JACKSONVILLE, Fla. — The government rested its case Monday in the criminal trial of former Guantanamo Naval Base Commander John Nettleton.
The former Navy captain is accused of obstruction of justice and lying to investigators in their investigation into the disappearance and death of Christopher Tur.
Tur, a civilian contractor at Gitmo, went missing in January 2015 after a bloody fistfight with Capt. Nettleton. He was later found floating in Guantanamo Bay. Prosecutors say Nettleton failed to disclose that he'd had an affair with Tur's wife or that he and Tur got into a bloody fistfight the night he died.
Until now, Nettleton was believed to be the last person to see Tur alive. But before court Monday, defense attorneys revealed a surprise witness – a woman they say was the last person to see Tur, who saw him after he left Nettleton’s house.
Lawyers for Nettleton told the judge they learned just last week of the witness. Defense Attorney Colby Vokey told District Judge Timothy Corrigan the woman attended trial and was pointed out to them by Nettleton.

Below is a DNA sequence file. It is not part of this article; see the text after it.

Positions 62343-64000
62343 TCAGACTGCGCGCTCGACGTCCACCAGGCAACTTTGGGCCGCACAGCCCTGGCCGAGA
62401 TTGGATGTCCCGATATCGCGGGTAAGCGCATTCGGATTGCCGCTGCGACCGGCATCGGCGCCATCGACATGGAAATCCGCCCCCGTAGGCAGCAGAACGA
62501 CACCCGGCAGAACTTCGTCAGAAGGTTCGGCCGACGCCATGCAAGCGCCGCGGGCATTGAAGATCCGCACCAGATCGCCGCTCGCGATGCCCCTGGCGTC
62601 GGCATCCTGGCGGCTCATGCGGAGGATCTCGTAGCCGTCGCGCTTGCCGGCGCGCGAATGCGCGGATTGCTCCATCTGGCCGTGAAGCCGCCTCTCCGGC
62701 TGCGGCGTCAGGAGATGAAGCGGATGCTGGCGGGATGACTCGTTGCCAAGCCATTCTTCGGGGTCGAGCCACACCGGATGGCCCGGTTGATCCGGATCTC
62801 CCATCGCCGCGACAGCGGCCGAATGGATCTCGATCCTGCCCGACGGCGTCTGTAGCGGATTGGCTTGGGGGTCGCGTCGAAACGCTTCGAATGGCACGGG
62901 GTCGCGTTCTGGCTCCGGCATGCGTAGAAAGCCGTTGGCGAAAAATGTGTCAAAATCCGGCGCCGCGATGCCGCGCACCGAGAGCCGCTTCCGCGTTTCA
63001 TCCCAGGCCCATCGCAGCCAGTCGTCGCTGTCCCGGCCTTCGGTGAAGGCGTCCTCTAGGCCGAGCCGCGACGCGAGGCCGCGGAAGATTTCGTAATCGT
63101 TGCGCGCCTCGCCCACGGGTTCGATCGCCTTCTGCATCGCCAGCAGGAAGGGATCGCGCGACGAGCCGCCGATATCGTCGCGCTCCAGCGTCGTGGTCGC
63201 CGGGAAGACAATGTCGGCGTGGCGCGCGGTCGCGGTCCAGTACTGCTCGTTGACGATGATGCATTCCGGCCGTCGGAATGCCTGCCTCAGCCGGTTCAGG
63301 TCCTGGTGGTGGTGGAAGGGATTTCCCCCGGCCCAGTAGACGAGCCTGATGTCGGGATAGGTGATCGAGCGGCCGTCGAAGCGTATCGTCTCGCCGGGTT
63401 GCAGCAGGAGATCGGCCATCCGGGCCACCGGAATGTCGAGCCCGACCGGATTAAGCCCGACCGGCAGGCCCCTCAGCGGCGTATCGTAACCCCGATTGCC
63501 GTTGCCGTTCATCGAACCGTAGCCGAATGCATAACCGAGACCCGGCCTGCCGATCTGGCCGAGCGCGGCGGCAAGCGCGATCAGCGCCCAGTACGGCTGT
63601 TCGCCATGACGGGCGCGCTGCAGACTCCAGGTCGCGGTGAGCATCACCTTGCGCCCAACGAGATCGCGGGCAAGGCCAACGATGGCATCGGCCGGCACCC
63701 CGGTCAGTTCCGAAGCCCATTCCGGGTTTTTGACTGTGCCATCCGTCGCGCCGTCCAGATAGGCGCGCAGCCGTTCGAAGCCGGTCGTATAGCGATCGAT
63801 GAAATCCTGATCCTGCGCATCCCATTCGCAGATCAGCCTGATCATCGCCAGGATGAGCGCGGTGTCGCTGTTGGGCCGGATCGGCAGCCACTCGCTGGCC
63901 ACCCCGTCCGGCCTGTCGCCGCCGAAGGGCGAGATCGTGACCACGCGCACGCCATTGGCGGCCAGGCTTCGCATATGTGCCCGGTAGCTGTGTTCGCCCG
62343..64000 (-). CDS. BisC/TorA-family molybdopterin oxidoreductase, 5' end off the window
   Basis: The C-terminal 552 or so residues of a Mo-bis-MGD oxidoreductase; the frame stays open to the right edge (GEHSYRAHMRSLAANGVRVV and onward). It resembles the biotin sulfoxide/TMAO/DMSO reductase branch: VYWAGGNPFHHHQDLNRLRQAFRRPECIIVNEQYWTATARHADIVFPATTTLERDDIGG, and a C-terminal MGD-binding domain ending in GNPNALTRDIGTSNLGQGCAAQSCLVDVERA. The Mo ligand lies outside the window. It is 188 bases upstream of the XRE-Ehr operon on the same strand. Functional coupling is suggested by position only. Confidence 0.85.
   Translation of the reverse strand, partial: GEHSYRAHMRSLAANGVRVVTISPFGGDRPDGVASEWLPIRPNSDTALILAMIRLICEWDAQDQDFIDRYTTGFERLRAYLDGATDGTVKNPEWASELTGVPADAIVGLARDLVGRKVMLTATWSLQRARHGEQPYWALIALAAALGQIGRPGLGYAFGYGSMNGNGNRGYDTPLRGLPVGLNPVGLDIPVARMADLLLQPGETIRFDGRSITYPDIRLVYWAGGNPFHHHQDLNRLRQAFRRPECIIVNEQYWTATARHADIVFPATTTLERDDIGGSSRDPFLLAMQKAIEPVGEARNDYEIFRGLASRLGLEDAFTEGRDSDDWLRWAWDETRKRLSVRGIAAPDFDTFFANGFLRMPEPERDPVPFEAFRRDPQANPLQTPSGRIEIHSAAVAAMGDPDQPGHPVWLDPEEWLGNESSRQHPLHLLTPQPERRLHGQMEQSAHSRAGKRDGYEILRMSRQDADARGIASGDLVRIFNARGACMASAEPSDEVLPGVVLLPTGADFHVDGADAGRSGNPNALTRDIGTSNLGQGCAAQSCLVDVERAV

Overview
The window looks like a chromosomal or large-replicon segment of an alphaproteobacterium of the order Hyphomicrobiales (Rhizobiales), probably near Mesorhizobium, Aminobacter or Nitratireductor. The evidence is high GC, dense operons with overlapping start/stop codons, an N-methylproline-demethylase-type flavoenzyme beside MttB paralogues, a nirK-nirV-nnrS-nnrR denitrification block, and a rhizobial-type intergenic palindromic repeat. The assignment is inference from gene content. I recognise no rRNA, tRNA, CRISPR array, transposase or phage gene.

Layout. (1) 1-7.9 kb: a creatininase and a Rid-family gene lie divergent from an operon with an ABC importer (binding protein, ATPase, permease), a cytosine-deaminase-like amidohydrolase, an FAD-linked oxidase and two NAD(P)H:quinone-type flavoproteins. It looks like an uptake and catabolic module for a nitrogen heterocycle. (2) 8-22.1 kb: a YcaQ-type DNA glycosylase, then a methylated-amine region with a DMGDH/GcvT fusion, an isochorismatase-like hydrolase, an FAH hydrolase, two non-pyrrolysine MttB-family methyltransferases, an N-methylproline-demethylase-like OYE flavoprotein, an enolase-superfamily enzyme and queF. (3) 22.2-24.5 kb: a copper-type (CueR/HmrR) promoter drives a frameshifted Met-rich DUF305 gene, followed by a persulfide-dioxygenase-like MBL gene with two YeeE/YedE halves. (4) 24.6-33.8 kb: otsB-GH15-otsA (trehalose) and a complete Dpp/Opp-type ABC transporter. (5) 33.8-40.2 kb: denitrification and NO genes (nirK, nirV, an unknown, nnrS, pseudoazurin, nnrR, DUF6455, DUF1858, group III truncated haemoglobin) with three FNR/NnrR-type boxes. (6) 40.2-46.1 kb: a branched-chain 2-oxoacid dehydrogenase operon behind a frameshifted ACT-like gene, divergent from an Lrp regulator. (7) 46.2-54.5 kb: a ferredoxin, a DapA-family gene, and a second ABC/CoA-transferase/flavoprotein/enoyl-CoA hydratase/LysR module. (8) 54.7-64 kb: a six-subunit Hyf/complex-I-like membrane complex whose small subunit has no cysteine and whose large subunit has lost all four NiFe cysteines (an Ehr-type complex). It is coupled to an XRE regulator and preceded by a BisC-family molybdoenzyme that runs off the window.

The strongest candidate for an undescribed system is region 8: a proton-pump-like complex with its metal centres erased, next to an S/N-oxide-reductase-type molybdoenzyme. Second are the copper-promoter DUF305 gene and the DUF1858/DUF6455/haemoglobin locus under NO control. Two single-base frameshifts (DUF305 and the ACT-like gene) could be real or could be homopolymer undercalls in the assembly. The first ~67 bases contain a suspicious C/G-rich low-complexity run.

"We contacted her and called her and she has incredibly relevant information to this case," Vokey said.
Judge Corrigan asked Volkey to bring her in before court Tuesday to provide a preview of her testimony, known as a proffer. However, he said she was inclined to allow her to testify, even though she wasn't originally disclosed as a witness.
Monday's proceedings included graphic testimony from the medical examiner who examined Tur, describing the advanced decomposition of his body after almost two days in the water.
Dr. Christopher Gordon told jurors Tur suffered four broken ribs and cut above his eye before he died. He said Tur had large amounts of Prozac and alcohol in his system – roughly five times the legal driving limit.
Gordon testified that he thought Tur's death may have been a suicide but that ultimately found his cause of death undetermined.
Two NCIS agents testified about extensive blood evidence found throughout Nettleton’s home – all of it belonging to Tur. Jurors saw photos of blood spatter on furniture, as well as five blood-soaked paper towels.
Nettleton could face up to 100 years in prison if convicted of all eight counts against him. It is not yet clear if he will testify in his own defense.
First Coast News is in the courtroom and will bring you the latest.